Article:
This is the final installment of the series put together by Centrum and Cleo Woelfle-Erskine and July Hazard to ask “what is queer ecology?” of climate scientists, ecologists, choreographers, poets, and creatives who each share unique perspectives on how queer and trans identities can and do play important roles in shifting the way we think about the sciences and our relations with the more-than-human. This project is part of Woelfle-Erskine and Hazard’s 2019-2020 Centrum Northwest Heritage residencies, made possible by the National Endowment for the Arts.
In this episode Jasmine Harvey and Cleo Woelfle-Erskine have a conversation outside about fire ecologies and culture as it relates to queerness, partnerships and work with Karuk initiatives and stories, and ways to think about eco-sexuality and possibilities for re-framing the study of ecology.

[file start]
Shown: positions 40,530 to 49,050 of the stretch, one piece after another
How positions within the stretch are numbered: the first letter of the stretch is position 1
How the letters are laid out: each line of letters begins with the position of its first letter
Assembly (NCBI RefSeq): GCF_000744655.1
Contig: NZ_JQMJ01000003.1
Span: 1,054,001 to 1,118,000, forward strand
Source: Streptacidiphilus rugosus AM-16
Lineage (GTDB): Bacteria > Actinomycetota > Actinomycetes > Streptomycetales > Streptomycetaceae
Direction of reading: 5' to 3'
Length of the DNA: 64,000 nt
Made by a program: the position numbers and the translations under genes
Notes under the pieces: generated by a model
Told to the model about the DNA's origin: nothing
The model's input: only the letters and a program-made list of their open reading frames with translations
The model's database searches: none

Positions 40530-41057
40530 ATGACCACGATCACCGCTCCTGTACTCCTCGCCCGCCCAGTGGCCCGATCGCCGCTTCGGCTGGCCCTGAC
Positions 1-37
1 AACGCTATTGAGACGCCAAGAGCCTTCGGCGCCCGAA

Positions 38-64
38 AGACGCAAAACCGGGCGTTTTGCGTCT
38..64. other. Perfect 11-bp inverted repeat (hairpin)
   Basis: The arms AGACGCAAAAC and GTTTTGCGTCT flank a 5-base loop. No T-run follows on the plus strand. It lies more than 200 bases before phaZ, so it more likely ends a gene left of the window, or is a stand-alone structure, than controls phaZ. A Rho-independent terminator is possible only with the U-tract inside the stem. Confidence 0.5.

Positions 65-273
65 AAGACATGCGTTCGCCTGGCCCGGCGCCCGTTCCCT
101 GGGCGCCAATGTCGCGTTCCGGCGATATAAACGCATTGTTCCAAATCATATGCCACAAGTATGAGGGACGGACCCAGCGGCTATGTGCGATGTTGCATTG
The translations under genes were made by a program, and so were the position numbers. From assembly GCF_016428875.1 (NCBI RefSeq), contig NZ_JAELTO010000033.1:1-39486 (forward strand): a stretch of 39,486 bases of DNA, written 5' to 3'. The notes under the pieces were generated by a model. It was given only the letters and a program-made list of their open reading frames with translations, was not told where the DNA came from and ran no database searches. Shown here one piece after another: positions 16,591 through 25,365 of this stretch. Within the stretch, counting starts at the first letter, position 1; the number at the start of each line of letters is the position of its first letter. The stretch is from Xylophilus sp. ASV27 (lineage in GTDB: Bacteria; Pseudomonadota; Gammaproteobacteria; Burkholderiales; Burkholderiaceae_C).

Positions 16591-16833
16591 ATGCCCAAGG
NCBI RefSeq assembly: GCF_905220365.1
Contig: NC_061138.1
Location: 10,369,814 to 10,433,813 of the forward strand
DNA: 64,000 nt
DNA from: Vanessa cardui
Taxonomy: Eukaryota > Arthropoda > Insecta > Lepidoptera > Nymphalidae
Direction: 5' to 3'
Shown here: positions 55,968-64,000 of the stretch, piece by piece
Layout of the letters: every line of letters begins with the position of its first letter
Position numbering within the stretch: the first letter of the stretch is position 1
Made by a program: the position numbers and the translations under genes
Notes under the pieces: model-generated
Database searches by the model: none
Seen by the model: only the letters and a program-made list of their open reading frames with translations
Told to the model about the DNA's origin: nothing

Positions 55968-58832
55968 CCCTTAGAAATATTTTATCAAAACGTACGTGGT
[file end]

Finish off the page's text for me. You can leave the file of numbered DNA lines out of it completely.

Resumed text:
Jasmine Harvey (She/her) lives on the Klamath River on Karuk Land in Northern California. She currently works for the Karuk Tribe Department of Natural Resources, and in her spare time enjoys foraging wild mushrooms, gardening and swimming in the rivers, lakes and creeks of the region.